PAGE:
Injuries Common Among Experienced Riders, Study Finds

Results of a retrospective study performed by doctors at an Alberta trauma center shed a new light on the incidence and type of injuries sustained by equestrians. Additionally, the doctors found that experienced riders were more likely to suffer severe injuries than previously reported.



The researchers advocated the use of protective helmets and vests, regardless of riding experience.

Doctors at Foothills Medical Centre in Calgary, Alberta reviewed the records of patients admitted to the level 1 trauma center for patients over 16 years of age from 1995 to 2005. Of 7,941 trauma patients, 151 (2%) were injured while participating in an equestrian activity. Doctors gathered more information on the riders, their mounts, and accident, via a questionnaire mailed to available patients.

The most common injuries were sustained to the chest (54%) and head (48%), and 45% of the patients required surgery. The authors of the study noted that chest trauma has been underappreciated in past studies of equestrian injuries, and that the high experience level of the majority of the injured riders in this study might have had an impact on the type of injury sustained.

Overall, the study population could be characterized as experienced riders and was consistent with the equestrian population of the area. The average patient was male, 47-years-old, had 27 years of riding experience, and was riding Western. Almost half (47%) had previously been injured while working with horses. Most of the riders owned the horse on which they were injured, and were riding for work or recreational purposes. The average horse involved was a 7-year-old Quarter Horse, ridden on a daily (36%) or weekly (36%) basis.

"We are very surprised to see the experience of the badly injured riders and their mounts," said Robert Mulloy, MD, FRCSC. "Calgary has a lot of money and there are hundreds of expensive and rarely ridden horses. We expected that they would have been the cause of the injuries and they were not."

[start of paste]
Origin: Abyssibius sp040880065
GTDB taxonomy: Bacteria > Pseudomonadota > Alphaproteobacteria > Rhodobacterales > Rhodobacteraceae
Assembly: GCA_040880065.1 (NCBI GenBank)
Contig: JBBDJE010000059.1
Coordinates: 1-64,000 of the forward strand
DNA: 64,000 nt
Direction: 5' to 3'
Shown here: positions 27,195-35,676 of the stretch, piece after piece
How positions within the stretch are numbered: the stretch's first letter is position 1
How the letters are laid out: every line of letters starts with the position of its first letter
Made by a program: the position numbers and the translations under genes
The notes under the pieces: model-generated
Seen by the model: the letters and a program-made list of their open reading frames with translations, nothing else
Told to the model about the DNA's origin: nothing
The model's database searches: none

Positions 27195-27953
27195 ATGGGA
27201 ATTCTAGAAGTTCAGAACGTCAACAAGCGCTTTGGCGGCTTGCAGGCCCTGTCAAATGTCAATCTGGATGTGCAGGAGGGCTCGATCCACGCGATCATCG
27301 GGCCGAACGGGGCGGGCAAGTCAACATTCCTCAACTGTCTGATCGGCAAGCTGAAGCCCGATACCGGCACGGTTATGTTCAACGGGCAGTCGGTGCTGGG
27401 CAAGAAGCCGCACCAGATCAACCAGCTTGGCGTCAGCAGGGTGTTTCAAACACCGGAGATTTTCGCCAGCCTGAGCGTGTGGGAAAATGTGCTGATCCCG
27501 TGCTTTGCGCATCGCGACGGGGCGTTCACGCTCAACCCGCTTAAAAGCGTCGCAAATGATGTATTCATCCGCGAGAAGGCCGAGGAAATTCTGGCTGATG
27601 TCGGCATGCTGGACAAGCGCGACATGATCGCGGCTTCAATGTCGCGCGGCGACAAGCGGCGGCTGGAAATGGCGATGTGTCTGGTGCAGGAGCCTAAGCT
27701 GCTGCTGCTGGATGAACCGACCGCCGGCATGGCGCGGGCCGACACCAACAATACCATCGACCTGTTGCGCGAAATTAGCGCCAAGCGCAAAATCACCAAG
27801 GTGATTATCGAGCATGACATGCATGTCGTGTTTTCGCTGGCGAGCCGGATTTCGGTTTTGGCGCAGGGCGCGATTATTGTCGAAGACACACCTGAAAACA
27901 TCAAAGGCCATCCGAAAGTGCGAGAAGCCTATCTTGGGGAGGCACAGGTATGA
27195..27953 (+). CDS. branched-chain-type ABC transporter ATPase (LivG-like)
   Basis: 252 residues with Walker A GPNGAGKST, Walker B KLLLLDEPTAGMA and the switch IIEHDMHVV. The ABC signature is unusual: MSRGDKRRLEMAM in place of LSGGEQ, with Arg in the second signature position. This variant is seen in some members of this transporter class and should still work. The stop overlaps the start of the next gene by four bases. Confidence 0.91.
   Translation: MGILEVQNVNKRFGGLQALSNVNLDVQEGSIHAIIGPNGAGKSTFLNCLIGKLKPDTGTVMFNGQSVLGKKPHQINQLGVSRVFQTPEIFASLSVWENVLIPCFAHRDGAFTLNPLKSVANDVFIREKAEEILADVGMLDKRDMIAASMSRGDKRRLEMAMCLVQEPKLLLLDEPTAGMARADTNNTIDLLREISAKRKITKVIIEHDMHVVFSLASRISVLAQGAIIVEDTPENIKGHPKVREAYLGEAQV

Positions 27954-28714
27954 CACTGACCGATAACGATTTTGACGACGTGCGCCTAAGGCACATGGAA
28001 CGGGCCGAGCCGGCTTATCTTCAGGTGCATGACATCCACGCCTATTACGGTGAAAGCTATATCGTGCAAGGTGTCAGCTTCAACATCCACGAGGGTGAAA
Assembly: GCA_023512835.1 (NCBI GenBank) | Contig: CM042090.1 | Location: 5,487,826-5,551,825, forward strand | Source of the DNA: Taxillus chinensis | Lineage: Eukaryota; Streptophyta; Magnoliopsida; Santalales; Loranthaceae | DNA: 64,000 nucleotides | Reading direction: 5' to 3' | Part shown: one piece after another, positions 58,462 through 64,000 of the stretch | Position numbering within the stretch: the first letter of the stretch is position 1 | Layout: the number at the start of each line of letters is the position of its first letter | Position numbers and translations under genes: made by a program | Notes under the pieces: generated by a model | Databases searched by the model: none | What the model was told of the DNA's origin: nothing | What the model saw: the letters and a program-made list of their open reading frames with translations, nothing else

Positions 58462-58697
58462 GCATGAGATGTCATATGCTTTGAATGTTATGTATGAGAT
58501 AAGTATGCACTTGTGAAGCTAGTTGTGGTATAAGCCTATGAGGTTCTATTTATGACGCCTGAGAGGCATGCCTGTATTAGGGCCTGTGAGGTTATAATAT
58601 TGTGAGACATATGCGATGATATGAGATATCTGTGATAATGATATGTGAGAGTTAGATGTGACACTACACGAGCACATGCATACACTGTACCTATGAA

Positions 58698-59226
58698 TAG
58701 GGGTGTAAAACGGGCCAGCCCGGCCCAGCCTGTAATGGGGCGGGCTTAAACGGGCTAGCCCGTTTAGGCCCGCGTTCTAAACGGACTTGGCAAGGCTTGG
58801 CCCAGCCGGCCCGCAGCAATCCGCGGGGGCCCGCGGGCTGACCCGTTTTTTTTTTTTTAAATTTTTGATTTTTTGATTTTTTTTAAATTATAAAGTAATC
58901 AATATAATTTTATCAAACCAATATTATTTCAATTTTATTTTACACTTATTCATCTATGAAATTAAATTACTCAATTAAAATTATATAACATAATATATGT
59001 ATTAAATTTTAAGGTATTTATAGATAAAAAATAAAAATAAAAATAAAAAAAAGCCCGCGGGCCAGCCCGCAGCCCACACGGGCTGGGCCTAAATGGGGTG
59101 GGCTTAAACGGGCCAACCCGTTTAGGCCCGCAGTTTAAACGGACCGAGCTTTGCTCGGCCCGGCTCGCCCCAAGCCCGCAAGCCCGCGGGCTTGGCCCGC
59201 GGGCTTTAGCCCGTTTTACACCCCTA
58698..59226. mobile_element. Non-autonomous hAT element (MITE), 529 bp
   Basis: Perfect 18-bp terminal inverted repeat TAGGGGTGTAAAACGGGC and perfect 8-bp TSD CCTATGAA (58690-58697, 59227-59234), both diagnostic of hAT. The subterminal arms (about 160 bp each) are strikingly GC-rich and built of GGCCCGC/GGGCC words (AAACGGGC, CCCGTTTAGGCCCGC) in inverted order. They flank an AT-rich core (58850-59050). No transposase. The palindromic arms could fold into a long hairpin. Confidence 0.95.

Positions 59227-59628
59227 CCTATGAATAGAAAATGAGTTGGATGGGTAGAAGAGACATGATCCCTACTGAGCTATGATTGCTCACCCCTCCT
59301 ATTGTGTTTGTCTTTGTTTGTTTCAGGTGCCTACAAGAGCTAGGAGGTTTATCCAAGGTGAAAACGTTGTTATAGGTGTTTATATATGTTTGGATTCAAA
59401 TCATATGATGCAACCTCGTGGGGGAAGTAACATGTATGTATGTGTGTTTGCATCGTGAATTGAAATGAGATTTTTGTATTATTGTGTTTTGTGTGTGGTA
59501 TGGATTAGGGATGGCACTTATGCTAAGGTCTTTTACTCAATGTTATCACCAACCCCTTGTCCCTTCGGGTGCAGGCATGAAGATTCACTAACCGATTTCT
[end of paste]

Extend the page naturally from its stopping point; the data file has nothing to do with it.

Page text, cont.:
Most of the riders (60%) were thrown or fell off of a horse, 16% were crushed by a falling horse, and 8% were kicked. A horse stepped on 4% of patients, causing injury, and 13% were injured in other ways. Most of the respondents said the horse was spooked (35%). Other responses regarding the cause of the injury included a horse that was not trained for what the rider was asking for (27%), had a bad temperament (15%), or fell (12%). Equipment failure was cited for 6% of injuries. Rider inexperience accounted for 5%.

The doctors noted that the majority of riders did not wear helmets or protective equipment other than footwear. Given the common trends of injury to the head and chest, they advocated the use of both helmets and protective vests.

Following their accidents, 87% of patients said they had returned to riding, but 55% still had ongoing physical difficulties related to the injury. Nearly half (47%) of patients questioned said they altered their riding habits or demands on the animal as a result of the injury.

The study, "Equestrian injuries: incidence, injury patterns, and risk factors for 10 years of major traumatic injuries," was published in the May 2007 issue of The American Journal of Surgery. Researchers on the study included Mulloy, Chad G. Ball, MD, MSc, Jill E. Ball, BHScOT, and Andrew W. Kirkpatrick, MD, FRCSC, FACS.

About the Author

Erin Ryder

Erin Ryder is a former news editor of The Horse: Your Guide To Equine Health Care. She owns a portly gray gelding named Duncan and dabbles in several equestrian disciplines, with an emphasis on dressage.

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